Imprisoned, the almighty Thor finds himself in a lethal gladiatorial contest against the Hulk, his former ally. Thor must fight for survival and race against time to prevent the all-powerful Hela from destroying his home and the Asgardian civilization.
The Thor: Ragnarok cast reveal which star had the cast in stitches during filming and which Avenger or Guardian would be the easiest to defeat in a one-on-one battle. Plus, learn more about the early career of Valkyrie, Tessa Thompson.
When Tony Stark and Bruce Banner try to jump-start a dormant peacekeeping program called Ultron, things go horribly wrong and it's up to Earth's mightiest heroes to stop the villainous Ultron from enacting his terrible plan.
Robert Downey Jr.,
As Steve Rogers struggles to embrace his role in the modern world, he teams up with a fellow Avenger and S.H.I.E.L.D agent, Black Widow, to battle a new threat from history: an assassin known as the Winter Soldier.
Samuel L. Jackson,
Thor is imprisoned on the other side of the universe and finds himself in a race against time to get back to Asgard to stop Ragnarok, the destruction of his homeworld and the end of Asgardian civilization, at the hands of an all-powerful new threat, the ruthless Hela.
Get ready to Ragnarok & Roll - this film is the most fun you'll have in a cinema all year!
In some alternate reality, a movie bearing the title of Thor: Ragnarok
has taken itself very seriously indeed: full of literal doom and gloom,
it's an apocalyptic drama about the End of Days, as prophesied by Norse
mythology. Since that pretty much describes the world in which we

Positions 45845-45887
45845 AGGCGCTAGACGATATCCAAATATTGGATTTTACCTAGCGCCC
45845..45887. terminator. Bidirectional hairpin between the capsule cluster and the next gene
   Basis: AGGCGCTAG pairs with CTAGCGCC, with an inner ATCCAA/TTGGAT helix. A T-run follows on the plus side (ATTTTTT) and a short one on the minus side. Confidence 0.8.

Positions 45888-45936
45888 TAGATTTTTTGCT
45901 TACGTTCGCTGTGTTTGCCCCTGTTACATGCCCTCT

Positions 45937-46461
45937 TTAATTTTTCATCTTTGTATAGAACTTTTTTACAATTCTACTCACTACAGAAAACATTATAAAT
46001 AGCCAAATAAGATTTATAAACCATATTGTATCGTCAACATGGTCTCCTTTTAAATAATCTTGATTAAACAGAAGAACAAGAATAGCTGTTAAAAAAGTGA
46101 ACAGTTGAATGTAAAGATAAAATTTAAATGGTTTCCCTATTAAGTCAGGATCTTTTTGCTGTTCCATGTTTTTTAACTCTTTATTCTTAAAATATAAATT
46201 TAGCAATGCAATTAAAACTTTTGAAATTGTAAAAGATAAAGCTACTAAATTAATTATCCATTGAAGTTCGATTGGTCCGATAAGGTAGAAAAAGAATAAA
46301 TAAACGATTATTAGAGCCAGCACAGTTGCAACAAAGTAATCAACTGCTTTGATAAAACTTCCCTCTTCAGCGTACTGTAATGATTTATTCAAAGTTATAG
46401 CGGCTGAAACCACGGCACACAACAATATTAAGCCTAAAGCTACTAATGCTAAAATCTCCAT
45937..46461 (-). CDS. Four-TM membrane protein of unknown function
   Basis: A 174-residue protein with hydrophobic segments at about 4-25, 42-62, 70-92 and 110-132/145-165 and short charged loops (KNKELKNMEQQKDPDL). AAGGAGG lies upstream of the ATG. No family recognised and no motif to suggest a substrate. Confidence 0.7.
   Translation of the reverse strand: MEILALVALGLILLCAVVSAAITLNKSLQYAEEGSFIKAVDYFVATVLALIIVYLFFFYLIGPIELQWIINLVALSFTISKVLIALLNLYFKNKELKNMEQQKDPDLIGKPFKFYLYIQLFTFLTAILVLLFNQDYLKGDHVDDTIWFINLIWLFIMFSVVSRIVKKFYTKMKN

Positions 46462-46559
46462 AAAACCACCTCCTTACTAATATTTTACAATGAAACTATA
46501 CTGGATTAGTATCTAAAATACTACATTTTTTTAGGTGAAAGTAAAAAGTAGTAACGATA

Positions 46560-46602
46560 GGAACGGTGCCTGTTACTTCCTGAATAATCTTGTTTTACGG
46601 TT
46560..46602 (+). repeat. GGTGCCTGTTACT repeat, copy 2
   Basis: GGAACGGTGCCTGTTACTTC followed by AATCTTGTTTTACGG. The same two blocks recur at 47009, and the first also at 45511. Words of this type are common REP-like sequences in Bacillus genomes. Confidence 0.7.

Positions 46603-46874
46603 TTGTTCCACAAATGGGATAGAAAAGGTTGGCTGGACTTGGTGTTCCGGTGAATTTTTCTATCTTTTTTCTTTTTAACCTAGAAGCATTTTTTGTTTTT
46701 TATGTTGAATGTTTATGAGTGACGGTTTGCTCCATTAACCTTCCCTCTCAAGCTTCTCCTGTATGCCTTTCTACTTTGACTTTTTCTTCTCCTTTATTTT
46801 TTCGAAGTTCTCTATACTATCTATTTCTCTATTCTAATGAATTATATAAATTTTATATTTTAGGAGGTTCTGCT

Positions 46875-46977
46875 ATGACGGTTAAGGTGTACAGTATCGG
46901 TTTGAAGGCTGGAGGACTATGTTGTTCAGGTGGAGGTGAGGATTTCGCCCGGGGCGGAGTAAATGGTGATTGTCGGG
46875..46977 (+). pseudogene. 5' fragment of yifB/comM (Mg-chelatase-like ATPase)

currently live, it's actually rather fitting that Marvel's 17th studio
film is something else entirely. In our reality, Thor: Ragnarok is a
wild, wacky and very welcome blast of pure joy - a raucous comedy that
fuses an intergalactic road trip with buddy comedy, brotherly rivalry
and battle domes. Thank Thor (and director Taika Waititi) for that!
We reunite with Thor (Hemsworth) - still free of new Infinity Stones,
freshly confident that he's once again warded off the fabled Ragnarok -
just as he discovers that something is rotten in the state of Asgard.
As teased at the end of Thor: The Dark World, Loki (Hiddleston), his
shape-shifting trickster brother, has been impersonating their ailing
dad, Odin (Hopkins). When Odin's strength finally fails, the dark
secret he's been keeping at bay storms into the lives of his sons: Hela
(Blanchett), their bloodthirsty older sister, is back to claim the
throne she believes is rightfully hers.
For (largely) better or (occasionally) worse, Thor: Ragnarok doesn't
dwell as much on the royal family drama as its predecessors did.
Instead, its second act plays out on the candy-coated, death-dealing
planet of Sakaar. Ruled by the whims and fancies of the Grandmaster
(Goldblum dialled to 11), Sakaar's people are relentlessly entertained
in their very own battle dome. (Think the gladiatorial contests of
ancient Rome, with holographic screens and super-powered alien beings.)
Following an initial devastating confrontation with Hela, Thor is
stranded on Sakaar, and brought in by the mercenary Valkyrie (Thompson)
to stand against the raging primal force of the Hulk (Ruffalo) - not
quite the "friend from work" Thor remembers.
If that all sounds like serious business, rest assured it's very much
not. There's a gentle wit threaded through every frame of this film - a
glorious, big-hearted silliness that fans of Taika Waititi will